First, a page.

4. "Kickstart My Heart," Mötley Crüe (1989)

Can't ignore the importance of this band in the second half of the 1980s. Their best record, Shout at The Devil, came out in 1983 but their biggest footprint in rock history came in the second half of the '80s. I'm not a big Vince Neil guy when it comes to live singers, but he was very good in the studio. This 1989 song off of the Dr. Feelgood record captures the energy, chemistry, popularity, and quality of the Crüe in both song and video.

3. "Welcome to the Jungle," Guns & Roses (1987)

A meteoric rise to greatness. Within a year anyone who listened to this debut record Appetite For Destruction knew these guys were Rock and Roll Hall of Fame in-waiting inductees. Several things set them apart from the other hair metal bands. Most of the hair bands like Warrant or Poison (blah!), you kind of had the impression that you could kick any of their asses.

Guns & Roses was more of a question than a sure answer to that hypothetical. They brought the street to the stage with them. While the rocker girls of the late '80s flocked to the makeup, pink-and-green spandex and scarf-donning Brett Michaels (blah), dudes liked the G&R vibe.

They were a hard rock act with a blues streak in lead guitarist Saul "Slash" Hudson. Lead vocalist Axl Rose looked like one of the Game of Thrones "Free Folk" from north of the Wall, but his unique voice, impressive range and approach to the music of G&R helped to compliment the rawness that his band's chemistry offered. "Welcome to the Jungle" was a chart-busting song and has been on the soundtracks of many movies, TV commercials and video games over the last 35 years.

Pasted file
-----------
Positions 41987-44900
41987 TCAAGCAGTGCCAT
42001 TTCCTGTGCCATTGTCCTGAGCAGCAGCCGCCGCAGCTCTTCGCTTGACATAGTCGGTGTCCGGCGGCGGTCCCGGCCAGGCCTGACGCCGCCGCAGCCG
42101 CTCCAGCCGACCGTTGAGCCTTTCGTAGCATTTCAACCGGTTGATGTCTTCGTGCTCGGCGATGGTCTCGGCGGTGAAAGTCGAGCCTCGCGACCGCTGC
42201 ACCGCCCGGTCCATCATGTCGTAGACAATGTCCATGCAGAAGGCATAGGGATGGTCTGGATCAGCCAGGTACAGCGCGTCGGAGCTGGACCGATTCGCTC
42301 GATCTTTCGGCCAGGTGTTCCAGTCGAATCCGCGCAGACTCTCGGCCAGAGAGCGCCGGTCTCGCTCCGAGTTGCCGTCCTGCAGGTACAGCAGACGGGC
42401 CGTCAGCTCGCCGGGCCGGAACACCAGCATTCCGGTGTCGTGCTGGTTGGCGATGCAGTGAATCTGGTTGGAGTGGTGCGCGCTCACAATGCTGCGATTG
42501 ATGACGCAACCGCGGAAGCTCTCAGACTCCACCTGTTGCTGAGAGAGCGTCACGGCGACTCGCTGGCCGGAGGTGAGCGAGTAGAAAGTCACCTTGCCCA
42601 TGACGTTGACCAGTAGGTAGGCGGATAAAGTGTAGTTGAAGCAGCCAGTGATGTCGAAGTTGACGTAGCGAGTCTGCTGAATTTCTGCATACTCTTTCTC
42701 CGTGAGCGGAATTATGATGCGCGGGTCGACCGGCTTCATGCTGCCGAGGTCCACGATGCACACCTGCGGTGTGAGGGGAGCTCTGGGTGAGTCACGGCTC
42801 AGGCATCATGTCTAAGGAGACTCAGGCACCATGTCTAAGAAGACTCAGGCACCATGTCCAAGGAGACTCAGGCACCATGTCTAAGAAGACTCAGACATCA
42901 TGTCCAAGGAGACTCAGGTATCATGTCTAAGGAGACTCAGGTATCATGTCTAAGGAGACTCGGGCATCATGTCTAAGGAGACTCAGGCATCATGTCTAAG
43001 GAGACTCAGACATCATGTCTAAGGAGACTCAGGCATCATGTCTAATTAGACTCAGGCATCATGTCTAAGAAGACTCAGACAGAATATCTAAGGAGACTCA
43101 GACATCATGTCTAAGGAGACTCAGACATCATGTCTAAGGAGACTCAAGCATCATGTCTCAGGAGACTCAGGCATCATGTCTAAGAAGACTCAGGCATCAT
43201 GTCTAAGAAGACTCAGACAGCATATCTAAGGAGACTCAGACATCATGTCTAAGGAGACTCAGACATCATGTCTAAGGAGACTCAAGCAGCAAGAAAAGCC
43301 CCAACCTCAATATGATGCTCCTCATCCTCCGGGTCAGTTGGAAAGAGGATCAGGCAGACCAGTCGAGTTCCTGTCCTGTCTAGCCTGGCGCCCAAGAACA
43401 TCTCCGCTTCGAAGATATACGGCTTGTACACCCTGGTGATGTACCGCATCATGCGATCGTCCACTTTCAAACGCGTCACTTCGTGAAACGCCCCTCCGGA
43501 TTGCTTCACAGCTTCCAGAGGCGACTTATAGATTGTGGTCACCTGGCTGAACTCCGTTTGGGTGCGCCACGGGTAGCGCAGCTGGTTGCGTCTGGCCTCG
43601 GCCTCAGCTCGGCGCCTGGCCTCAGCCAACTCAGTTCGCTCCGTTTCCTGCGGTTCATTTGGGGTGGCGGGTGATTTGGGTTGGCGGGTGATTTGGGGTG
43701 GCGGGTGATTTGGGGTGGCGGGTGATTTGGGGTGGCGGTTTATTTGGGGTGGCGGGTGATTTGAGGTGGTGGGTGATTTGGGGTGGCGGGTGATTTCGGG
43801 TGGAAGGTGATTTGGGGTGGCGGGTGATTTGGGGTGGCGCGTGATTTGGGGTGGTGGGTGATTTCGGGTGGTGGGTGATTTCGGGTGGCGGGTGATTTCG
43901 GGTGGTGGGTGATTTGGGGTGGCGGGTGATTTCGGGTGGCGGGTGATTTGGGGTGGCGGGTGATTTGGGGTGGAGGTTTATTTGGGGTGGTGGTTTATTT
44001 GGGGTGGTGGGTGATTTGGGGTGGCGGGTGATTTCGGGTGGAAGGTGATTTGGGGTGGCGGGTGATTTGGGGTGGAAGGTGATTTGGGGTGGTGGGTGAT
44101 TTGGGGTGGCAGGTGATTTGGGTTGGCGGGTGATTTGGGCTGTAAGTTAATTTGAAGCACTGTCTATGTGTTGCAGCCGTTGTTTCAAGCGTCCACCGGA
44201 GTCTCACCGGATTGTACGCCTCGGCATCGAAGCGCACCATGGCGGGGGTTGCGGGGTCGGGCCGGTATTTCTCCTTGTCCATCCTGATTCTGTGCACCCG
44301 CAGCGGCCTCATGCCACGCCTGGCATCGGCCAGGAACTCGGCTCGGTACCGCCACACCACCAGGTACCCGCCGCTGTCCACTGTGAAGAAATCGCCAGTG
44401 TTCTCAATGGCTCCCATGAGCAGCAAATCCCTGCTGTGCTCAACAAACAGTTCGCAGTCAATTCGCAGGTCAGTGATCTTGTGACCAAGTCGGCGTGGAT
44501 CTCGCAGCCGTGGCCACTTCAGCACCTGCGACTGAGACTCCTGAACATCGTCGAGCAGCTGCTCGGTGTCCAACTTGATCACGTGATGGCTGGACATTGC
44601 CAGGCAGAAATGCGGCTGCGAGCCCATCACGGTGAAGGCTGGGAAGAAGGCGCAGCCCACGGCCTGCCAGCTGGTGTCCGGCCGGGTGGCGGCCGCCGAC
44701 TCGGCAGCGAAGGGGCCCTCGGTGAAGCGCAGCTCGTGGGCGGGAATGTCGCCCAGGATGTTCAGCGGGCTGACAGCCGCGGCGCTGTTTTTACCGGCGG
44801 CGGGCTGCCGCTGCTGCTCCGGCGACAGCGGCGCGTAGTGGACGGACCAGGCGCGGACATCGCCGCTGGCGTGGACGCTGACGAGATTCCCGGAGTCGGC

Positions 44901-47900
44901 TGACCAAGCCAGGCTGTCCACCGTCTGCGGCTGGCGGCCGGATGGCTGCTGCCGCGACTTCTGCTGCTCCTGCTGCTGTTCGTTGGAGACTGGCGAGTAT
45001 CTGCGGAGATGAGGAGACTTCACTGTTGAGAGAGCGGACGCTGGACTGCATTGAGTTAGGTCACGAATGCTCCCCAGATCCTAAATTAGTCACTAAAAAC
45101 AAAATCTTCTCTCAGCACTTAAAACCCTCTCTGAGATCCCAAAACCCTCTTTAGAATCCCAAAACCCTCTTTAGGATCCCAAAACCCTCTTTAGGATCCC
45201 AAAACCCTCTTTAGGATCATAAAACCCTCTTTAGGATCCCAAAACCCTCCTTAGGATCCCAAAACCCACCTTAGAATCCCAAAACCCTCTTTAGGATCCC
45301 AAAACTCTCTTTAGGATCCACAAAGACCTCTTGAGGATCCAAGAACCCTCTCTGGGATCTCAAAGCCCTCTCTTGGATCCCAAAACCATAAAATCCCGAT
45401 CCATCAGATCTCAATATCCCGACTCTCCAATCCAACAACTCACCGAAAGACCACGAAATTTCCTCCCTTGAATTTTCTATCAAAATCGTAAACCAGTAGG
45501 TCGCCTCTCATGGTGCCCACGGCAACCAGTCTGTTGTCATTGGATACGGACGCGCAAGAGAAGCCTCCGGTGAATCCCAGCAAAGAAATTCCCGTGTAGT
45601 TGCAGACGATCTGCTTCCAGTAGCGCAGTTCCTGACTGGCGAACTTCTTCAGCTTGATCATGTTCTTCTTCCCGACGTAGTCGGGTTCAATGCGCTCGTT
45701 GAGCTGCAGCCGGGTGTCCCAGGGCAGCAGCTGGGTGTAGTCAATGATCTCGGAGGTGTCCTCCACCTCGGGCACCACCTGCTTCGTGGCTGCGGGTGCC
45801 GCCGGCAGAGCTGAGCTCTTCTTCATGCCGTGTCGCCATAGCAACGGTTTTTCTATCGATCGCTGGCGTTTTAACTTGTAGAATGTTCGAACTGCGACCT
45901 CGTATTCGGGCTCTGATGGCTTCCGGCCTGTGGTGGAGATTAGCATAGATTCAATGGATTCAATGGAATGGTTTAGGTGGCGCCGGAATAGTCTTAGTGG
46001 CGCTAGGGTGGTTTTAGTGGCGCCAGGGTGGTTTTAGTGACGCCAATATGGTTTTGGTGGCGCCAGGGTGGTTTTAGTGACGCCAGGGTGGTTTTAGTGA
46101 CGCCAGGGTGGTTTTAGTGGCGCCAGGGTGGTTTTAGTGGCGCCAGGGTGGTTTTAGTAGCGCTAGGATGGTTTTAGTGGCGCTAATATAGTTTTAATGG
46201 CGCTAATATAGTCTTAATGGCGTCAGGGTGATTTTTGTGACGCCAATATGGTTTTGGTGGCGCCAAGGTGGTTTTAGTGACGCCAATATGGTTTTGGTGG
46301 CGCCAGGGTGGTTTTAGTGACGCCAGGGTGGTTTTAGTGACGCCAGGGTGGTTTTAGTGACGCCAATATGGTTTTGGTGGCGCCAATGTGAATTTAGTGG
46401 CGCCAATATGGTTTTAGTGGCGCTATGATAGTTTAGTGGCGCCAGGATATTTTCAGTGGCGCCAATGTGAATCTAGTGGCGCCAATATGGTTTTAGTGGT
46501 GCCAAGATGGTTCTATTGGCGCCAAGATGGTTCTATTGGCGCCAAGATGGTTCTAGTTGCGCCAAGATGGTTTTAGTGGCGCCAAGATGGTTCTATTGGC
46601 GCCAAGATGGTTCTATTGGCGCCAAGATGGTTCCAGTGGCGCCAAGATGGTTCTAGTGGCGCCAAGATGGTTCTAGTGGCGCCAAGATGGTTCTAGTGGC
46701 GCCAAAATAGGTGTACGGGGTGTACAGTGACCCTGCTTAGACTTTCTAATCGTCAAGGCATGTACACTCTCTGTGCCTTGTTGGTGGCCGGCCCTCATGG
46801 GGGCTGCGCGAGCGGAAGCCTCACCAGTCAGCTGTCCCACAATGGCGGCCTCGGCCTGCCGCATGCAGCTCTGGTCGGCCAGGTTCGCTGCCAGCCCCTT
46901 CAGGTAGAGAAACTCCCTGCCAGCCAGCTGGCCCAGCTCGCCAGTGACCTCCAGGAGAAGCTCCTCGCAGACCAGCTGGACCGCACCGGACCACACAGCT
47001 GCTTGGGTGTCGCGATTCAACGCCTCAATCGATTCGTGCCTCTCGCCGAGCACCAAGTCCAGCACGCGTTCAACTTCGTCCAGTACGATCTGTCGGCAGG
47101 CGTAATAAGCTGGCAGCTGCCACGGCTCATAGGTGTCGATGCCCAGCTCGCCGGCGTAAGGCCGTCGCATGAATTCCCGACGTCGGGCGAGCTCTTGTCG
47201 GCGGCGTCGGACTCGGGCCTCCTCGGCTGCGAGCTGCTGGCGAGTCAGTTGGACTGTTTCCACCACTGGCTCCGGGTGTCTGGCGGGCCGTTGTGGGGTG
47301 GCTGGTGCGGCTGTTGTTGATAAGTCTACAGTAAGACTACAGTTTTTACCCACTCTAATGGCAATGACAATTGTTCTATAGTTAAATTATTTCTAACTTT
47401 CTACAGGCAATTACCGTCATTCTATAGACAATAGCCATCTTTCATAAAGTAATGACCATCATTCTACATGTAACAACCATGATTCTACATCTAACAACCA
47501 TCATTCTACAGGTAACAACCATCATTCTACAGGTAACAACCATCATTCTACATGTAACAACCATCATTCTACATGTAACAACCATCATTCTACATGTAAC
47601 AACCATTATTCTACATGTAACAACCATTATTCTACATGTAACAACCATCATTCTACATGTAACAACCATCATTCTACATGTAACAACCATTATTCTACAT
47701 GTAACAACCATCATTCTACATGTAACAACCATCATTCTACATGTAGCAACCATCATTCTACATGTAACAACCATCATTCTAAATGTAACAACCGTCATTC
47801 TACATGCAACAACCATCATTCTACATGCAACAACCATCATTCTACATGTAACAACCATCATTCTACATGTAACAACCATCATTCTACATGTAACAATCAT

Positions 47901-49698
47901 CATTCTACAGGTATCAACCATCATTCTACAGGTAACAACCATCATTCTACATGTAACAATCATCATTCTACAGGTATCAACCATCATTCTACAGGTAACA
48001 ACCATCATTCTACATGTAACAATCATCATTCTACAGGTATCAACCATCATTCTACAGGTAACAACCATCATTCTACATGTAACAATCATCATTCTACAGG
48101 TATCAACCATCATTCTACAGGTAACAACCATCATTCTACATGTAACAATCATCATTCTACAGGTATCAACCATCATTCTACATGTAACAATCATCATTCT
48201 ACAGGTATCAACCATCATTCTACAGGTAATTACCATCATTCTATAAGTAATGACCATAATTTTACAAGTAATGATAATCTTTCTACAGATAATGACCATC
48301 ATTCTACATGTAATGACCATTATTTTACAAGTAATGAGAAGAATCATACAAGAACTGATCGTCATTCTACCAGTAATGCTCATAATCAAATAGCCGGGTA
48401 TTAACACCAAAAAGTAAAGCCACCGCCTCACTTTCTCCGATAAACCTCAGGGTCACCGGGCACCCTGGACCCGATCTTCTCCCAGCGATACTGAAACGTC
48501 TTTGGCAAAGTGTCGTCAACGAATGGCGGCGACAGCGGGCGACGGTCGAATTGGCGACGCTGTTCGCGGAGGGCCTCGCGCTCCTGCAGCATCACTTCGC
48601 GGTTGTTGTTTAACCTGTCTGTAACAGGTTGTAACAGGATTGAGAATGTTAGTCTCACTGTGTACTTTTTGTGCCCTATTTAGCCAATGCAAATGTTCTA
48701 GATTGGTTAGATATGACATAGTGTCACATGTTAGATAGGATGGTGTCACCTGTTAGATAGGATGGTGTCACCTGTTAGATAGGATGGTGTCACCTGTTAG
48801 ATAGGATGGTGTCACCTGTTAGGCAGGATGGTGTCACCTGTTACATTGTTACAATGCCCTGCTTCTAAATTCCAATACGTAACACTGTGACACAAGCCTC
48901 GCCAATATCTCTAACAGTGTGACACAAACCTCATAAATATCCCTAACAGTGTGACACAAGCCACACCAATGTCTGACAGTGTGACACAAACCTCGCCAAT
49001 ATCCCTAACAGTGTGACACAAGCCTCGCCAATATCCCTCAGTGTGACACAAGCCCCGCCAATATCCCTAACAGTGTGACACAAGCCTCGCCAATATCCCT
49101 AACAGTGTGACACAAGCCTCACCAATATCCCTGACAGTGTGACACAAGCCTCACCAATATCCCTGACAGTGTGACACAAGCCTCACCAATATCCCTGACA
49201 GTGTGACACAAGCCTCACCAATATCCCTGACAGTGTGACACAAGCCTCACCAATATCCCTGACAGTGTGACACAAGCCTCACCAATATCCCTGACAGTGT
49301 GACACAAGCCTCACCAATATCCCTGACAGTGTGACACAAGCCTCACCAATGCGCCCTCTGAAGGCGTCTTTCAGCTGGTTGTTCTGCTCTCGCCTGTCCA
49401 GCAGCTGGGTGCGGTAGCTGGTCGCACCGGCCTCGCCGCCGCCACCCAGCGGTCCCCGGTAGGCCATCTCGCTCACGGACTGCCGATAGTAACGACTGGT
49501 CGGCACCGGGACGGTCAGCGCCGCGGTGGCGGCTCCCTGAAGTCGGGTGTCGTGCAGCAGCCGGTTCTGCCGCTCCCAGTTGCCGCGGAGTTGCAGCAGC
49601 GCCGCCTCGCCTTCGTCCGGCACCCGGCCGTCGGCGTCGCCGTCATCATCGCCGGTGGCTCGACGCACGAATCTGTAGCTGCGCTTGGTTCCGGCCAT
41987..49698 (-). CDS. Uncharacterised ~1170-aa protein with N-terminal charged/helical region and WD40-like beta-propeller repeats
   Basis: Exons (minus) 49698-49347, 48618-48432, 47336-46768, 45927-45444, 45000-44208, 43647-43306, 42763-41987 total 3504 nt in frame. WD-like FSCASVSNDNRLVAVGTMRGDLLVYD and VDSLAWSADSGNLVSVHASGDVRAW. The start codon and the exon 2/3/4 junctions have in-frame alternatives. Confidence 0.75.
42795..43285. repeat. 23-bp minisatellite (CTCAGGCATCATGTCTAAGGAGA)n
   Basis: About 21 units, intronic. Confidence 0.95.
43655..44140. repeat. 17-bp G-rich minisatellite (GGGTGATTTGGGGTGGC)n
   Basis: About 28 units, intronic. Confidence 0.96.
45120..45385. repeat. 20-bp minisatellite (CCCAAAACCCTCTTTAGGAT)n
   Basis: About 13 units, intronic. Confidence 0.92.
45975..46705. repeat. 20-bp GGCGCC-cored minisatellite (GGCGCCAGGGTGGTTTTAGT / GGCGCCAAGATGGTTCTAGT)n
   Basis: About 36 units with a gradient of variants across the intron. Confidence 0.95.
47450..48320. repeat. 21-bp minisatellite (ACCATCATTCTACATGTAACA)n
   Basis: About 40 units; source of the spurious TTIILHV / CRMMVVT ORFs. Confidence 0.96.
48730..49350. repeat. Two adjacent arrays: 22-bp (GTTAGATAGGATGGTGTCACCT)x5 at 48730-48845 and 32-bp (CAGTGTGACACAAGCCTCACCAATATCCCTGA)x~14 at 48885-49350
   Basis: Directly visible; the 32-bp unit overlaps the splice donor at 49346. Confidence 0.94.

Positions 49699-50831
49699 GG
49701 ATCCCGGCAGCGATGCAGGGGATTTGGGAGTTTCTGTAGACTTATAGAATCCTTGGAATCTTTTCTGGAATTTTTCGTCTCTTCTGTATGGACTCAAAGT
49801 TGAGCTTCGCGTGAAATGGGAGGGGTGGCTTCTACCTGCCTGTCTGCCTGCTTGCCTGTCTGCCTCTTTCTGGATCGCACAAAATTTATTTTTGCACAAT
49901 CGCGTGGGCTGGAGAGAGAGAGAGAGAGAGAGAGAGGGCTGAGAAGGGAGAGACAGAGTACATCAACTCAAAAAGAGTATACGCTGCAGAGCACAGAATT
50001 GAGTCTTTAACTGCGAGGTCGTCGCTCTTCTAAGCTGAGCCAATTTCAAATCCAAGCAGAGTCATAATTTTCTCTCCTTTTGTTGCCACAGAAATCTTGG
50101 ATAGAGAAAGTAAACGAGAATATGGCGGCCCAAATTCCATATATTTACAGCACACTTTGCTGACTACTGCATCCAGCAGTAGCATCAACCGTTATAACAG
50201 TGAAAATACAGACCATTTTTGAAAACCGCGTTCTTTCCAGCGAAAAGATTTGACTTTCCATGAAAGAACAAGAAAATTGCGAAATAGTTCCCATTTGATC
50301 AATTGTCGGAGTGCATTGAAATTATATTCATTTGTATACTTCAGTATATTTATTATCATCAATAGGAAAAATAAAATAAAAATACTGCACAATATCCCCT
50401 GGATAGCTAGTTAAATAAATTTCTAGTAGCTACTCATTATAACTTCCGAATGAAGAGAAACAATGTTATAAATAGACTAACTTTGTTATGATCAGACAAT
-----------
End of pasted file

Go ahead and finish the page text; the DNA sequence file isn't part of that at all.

2. "Still of the Night," Whitesnake (1987)

An underrated yet deeply respected rock band, Whitesnake made the tricky transition from '70s to '80s rock by the time they released their seventh and greatest album Whitesnake in 1987. "Still of the Night" was just remarkable writing, composition and great individual performances by each player. Singer David Coverdale became a fantastic rock star as soon as he realized that he was never going to be Robert Plant, try as he may. This song and the ballad "Here I Go Again" propelled Whitesnake into a very long overdue and prestigious position on the concert circuit.

1. "Livin' on a Prayer," Bon Jovi (1986)

Like Howard Stern pointed out when he introduced Bon Jovi into the Rock and Roll Hall of Fame as 2018 inductees, Bon Jovi's song formula was "Don't bore us, get to the chorus." The song that defined hair metal itself, "Livin' on a Prayer," was almost cut from the record Slippery When Wet if Jon Bon Jovi had his way.

Co-written (like most Bon Jovi hits) with Desmond Child, Bon Jovi rose from second-tier rockers with the release of their second song which was very well received on MTV and on the radio. Bon Jovi took over as the kings of hair metal and today in 2020, "Livin' on a Prayer" is the anthem of hair and glam metal for tens of millions of fans.

Between the looks of featured members Jon Bon Jovi and Richie Sambora, the high "woahs" in the epic chorus, the sound and uniqueness of "Livin' on a Prayer" was too much for the female persuasion. Throw in a well-financed and produced rock music video, add water and you have rock stardom for the next 33 years.

Ken Pittman is the host of The Ken Pittman Show on 1420 WBSM New Bedford. He can be heard Saturdays from 9 a.m. to noon. Contact him at ken.pittman@townsquaremedia.com. The opinions expressed in this commentary are solely those of the author.